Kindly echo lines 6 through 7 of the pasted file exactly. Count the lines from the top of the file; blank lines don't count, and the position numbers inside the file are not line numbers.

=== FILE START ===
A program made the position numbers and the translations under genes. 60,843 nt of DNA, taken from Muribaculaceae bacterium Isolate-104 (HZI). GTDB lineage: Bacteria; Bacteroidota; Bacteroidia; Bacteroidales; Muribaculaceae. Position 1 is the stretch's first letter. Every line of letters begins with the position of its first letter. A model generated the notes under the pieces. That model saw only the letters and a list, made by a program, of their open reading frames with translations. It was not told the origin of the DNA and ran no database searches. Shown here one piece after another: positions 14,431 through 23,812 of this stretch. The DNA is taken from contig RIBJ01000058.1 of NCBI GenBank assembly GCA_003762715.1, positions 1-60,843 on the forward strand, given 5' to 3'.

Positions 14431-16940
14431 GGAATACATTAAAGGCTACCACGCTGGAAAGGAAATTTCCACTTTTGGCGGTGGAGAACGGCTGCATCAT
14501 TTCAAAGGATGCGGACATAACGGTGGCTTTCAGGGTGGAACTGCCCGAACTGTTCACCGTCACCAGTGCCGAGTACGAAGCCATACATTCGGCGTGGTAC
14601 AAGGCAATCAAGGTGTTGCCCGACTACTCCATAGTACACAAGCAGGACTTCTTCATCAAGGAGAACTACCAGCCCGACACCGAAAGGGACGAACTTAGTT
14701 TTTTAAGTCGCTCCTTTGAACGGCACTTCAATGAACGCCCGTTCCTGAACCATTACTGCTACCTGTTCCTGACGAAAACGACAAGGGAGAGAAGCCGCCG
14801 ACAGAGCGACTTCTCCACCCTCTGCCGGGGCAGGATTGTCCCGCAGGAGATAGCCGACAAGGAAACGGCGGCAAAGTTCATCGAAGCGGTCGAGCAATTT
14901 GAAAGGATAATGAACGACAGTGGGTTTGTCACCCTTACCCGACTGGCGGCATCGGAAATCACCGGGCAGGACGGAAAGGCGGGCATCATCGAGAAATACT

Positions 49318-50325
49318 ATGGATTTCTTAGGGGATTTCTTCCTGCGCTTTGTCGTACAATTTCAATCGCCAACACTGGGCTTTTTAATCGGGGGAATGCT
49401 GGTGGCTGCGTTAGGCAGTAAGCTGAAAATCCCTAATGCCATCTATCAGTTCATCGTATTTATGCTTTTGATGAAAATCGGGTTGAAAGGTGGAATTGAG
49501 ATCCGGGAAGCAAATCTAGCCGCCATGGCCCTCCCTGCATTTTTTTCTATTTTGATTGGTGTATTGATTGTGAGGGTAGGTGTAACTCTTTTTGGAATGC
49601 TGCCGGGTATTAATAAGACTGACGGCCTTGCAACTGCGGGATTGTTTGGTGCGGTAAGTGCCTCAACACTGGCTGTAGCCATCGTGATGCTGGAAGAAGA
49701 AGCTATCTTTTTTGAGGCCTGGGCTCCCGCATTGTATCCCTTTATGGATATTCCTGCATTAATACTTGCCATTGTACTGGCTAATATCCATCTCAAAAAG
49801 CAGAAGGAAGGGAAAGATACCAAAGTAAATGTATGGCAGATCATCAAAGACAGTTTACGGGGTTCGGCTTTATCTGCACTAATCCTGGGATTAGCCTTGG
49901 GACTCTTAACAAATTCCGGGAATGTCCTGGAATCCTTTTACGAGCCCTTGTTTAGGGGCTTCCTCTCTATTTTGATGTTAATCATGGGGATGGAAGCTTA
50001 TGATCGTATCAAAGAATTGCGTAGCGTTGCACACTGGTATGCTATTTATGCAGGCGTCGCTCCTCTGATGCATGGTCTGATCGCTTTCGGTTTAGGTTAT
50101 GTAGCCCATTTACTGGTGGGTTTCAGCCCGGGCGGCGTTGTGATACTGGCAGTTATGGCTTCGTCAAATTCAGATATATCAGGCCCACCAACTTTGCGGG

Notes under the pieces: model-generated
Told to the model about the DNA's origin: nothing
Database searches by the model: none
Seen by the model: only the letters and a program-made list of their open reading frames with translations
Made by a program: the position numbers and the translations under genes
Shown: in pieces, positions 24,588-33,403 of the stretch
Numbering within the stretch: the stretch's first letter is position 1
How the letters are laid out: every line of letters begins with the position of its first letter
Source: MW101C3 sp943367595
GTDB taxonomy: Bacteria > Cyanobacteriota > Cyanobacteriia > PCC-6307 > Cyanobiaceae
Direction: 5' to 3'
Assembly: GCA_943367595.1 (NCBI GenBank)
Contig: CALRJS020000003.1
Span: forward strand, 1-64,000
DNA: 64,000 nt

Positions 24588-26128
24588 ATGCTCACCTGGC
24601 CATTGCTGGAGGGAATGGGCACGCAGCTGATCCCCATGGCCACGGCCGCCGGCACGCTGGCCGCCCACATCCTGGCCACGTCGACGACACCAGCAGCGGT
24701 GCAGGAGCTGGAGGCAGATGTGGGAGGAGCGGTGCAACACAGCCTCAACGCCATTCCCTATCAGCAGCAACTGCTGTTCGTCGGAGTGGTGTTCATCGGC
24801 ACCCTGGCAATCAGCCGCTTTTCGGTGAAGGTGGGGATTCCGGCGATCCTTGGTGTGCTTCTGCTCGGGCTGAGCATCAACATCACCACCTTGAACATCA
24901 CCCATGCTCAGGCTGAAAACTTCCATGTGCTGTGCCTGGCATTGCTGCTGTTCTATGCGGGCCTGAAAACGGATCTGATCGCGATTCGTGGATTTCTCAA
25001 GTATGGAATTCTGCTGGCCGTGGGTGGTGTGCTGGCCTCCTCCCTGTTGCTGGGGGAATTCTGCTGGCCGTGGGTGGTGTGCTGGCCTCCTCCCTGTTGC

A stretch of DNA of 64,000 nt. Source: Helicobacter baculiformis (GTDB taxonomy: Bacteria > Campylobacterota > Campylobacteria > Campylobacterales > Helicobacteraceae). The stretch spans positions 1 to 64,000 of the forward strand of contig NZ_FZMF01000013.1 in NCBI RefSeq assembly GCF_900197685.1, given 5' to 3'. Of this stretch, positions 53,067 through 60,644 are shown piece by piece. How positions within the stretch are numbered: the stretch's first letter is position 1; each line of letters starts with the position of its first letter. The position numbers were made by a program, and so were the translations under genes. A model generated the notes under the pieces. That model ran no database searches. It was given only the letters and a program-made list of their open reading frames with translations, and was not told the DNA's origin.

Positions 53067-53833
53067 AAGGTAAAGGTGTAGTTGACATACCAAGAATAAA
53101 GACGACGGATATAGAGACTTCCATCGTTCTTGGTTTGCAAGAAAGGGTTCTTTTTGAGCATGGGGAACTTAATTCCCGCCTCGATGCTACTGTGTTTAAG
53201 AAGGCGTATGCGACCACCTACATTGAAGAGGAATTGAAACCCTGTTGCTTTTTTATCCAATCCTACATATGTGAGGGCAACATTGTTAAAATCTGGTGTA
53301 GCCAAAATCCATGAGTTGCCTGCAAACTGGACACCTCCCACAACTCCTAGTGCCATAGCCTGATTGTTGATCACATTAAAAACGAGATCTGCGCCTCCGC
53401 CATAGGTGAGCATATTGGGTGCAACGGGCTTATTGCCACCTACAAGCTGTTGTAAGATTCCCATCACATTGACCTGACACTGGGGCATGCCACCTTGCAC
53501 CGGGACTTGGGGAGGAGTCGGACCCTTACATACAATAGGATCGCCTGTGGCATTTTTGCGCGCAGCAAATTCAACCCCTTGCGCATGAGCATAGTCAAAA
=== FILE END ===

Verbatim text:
14701 TTTTAAGTCGCTCCTTTGAACGGCACTTCAATGAACGCCCGTTCCTGAACCATTACTGCTACCTGTTCCTGACGAAAACGACAAGGGAGAGAAGCCGCCG
14801 ACAGAGCGACTTCTCCACCCTCTGCCGGGGCAGGATTGTCCCGCAGGAGATAGCCGACAAGGAAACGGCGGCAAAGTTCATCGAAGCGGTCGAGCAATTT